“My first semesters were rough because I didn’t know what my rights and responsibilities were,” Mary continued, emphasising the importance of awareness for the students themselves, many of whom are unaware of their entitlements. She brought up the fact that rights laws in the USA mandate reasonable accommodations in educational institutions. The use of note-takers, audio recordings of lectures, and/or the introduction of laptops into the classroom are all examples of how this can be accomplished. Hayley, a landscape architecture master’s student with severe mental illness and fibromyalgia, is adamant: “The longer that you are in school, the less accommodating people are.”
Inclusive education funding is necessary for full participation.
Access to higher education is meaningless for students with disabilities if they are not also provided with financial aid and academic support. “Dropout rates reflect this,” Ashley says, her belief that postsecondary institutions are fundamentally unprepared to support students with attendance-impacting disabilities. To give just one example, Ariana’s Disability Services Office was located on the third floor of a dilapidated building with a frequently malfunctioning elevator. For two years, she lobbied and worked with university administration in order to get that office relocated to the ground floor.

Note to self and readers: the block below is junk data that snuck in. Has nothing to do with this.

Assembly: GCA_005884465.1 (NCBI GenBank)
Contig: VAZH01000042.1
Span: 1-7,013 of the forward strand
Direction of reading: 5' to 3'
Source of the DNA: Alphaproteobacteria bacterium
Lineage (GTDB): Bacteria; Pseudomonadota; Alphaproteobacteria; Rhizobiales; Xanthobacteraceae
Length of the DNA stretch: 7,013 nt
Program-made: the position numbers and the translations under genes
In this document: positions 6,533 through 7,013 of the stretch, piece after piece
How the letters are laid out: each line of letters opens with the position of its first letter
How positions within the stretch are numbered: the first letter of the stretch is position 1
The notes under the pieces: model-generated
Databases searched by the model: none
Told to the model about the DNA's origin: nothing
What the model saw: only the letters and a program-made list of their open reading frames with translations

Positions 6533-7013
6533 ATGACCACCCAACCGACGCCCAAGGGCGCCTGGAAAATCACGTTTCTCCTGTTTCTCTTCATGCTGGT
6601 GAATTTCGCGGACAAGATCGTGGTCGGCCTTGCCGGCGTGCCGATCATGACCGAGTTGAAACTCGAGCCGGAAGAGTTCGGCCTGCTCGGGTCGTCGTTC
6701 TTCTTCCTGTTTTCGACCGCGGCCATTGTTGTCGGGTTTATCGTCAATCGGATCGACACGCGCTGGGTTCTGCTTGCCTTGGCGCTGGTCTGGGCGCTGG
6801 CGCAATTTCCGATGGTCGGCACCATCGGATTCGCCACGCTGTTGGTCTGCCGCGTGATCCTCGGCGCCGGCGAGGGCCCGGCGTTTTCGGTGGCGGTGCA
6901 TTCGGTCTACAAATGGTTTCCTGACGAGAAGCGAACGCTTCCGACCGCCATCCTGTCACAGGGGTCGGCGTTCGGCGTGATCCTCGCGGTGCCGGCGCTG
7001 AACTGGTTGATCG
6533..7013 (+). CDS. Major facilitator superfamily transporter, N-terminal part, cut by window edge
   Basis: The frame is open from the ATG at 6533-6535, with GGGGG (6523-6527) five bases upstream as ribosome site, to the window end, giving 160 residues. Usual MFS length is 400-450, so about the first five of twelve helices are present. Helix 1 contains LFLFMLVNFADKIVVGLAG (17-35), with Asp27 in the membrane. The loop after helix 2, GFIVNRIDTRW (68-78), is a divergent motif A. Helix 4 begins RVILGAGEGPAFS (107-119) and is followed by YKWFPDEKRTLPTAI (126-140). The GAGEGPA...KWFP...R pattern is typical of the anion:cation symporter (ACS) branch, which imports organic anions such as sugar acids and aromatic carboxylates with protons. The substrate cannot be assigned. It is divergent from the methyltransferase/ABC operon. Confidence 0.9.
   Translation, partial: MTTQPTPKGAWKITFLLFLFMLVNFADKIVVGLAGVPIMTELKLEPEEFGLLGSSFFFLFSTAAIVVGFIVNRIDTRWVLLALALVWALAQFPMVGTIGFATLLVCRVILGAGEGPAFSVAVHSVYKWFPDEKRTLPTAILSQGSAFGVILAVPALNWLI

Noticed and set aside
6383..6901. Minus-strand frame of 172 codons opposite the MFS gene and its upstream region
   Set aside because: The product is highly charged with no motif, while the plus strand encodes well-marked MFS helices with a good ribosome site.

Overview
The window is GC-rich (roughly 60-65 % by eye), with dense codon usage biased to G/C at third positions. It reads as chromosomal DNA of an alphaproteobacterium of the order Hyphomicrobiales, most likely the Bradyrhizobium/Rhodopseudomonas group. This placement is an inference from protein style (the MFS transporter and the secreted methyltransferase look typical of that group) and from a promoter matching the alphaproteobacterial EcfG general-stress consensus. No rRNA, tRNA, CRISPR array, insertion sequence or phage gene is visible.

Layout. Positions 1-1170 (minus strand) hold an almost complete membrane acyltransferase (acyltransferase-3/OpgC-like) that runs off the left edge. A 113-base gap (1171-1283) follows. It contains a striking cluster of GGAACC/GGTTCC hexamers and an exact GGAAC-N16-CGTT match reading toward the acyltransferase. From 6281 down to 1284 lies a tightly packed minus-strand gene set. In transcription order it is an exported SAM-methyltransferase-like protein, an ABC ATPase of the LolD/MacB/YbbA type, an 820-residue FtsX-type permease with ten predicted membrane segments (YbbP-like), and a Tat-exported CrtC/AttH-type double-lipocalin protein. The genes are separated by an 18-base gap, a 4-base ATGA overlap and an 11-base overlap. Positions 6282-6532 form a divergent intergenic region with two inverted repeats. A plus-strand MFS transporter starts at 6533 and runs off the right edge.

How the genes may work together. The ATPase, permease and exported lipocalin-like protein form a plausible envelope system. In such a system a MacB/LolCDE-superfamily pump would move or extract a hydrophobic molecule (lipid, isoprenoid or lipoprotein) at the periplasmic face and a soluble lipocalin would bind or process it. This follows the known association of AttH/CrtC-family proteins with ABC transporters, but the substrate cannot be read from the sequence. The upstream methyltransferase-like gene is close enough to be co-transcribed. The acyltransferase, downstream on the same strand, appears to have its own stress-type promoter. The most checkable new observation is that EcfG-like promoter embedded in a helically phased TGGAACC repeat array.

Sometimes, the lack of resources is the result of there simply not having been any previous cases or requests that were similar. Because her professor and the disability services office had never had a blind person in this level of math before, Mary says, “there was little support for me when it came to tables and charts for statistics.”